20 July, 2019 0 Min Read
|GS-II||The unravelling of a kidney racket||National and Political Issues|
|GS-III||Antibiotic Colistin banned in animal food industry|
|Kisan Vikas Patra||Economy|
GS-II : National and Political Issues
GS-II: The unravelling of a kidney racket
Organ donation is the donation of biological tissue or an organ of the human body, from a living or dead person to a living recipient in need of a transplantation. Transplantable organs and tissues are removed in a surgical procedure following a determination, based on the donor’s medical and social history, of which are suitable for transplantation. Such procedures are termed allotransplantations, to distinguish them from xenotransplantation, the transfer of animal organs into human bodies.
Transplant organ Act 1994
The Transplantation of Human Organs Act serves as the primary legislation governing the processes of organ donation and organ transplantation in India. Passed in 1994, it is aimed at the regulation of storage, removal, and transplantation of different types of human organs that can be used for therapeutic purposes. The Act also focuses on the prevention of illegal commercial dealings in various human organs.
The provisions of the transplantation of Human Organs Act
Why is illegal organ trade growing in india?
Illegal organ trade is common in India that is carried out in various hospitals and medical centers. There is always a high demand for various types of organs since a large number of patients are waiting for them who are in various stages of organ failure. India lacks a national registry for patients who are waiting for different types of cadaveric organs.
Some experts believe that over the years the illegal organ trade has flourished extensively in India since it is easier to technically get away with such an act in this country. India has a strong culture of corruption and bribery as well as the practice of profiteering over moral and ethical considerations. Along with it, there is the belief that poor men and women in India are expendable and that they can be desperate enough to sell their bodily organs to rich people in search of food for themselves and their loved ones.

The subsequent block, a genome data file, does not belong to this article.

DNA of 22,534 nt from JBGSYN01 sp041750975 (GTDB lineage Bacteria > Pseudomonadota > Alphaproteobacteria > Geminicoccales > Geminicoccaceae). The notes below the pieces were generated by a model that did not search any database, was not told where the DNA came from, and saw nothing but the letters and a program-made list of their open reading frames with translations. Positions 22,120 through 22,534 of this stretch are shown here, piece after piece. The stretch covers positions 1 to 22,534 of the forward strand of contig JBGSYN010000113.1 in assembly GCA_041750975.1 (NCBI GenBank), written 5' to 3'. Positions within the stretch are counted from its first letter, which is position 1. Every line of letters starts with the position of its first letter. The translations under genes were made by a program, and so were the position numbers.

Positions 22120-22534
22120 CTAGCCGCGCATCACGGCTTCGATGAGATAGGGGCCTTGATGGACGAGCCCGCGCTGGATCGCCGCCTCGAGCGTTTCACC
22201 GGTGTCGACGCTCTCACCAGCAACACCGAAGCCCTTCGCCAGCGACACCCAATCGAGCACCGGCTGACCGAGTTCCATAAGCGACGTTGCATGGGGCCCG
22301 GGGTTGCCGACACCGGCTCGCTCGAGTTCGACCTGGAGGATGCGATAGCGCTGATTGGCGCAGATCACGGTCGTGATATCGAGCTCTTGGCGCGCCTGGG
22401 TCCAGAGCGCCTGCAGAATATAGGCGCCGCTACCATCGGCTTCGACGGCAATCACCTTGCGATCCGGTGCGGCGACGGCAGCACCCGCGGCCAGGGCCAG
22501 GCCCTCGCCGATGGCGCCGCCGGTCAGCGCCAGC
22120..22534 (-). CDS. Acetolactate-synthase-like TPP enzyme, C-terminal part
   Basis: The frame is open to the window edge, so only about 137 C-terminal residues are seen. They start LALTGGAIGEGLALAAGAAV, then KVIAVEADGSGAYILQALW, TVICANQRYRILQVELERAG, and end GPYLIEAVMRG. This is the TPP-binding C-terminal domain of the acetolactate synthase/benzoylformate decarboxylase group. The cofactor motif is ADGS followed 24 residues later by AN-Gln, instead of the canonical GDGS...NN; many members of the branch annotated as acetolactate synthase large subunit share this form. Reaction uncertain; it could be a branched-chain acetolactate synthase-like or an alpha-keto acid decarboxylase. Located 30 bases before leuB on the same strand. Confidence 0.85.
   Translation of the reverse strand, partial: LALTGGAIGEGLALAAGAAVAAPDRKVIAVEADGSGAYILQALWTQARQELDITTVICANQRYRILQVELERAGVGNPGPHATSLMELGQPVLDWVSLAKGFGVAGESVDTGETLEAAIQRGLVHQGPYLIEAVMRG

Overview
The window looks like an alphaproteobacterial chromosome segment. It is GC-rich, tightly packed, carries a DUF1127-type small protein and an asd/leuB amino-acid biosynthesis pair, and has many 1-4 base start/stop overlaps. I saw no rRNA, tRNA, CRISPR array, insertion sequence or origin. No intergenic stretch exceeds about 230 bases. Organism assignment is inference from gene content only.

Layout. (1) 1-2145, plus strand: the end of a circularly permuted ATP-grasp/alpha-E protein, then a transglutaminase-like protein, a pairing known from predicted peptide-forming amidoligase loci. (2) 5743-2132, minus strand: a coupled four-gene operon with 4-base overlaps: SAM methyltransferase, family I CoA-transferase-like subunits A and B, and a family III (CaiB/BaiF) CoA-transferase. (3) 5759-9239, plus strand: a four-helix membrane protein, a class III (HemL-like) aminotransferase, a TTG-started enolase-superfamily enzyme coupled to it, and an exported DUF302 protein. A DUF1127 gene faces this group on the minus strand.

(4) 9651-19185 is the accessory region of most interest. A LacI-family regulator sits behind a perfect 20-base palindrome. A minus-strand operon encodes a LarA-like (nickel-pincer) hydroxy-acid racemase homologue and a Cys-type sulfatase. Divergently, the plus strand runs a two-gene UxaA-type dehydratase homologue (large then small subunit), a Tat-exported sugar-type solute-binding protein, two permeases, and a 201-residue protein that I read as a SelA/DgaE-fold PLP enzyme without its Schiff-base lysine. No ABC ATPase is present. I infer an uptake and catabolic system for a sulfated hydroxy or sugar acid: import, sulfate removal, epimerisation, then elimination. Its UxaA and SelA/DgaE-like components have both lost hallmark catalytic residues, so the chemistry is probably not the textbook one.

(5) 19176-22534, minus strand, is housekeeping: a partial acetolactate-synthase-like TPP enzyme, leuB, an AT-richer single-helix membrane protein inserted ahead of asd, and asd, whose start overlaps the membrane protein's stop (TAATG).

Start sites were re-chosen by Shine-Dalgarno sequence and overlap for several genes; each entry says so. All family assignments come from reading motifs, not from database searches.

The government should properly regulate the various healthcare centers in the country to make sure that there is no illegal organ trade going on under any circumstances. The government should see to it that such tendencies should be curbed and doctors supporting such acts should be arrested and penalized if necessary. Various public bodies and non-profit organizations should come together to work on developing the cadaver organ transplant program as it offers a stable and steady supply of organs for all those who need them. Finally, the whole process of organ trade should be heavily regulated by all the state governments of India.
Source: The Hindu
GS-III Paper: Antibiotic Colistin banned in animal food industry
The Ministry of Health and Family Welfare has issued an order prohibiting the manufacture, sale and distribution of colistin and its formulations for food-producing animals, poultry, aqua farming and animal feed supplements.
What is Colistin?
Alarm for India
Source: The Hindu
GS-III: Kisan Vikas Patra
In view of falling interest rates, the government has increased the time period by 1 month for doubling the money invested in Kisan Vikas Patra (KVP) to 9 years and 5 months.
Kisan Vikas Patra (KVP)
Source: Economic Times
GS-III: What are sovereign bonds ,and what are their risks and rewards.
The government has announced its plans to raise a portion of its gross borrowing from overseas markets. With the help of Reserve Bank of India (RBI), the government will finalise the plans for the overseas issue of sovereign bonds .
What exactly are sovereign bonds?
A bond is like an IOU. The issuer of a bond promises to pay back a fixed amount of money every year until the expiry of the term, at which point the issuer returns the principal amount to the buyer. When a government issues such a bond it is called a sovereign bond.
Why is India borrowing in external markets in external currency?
What is the controversial part?
Why are so many cautioning against this move?
Source: Indian Express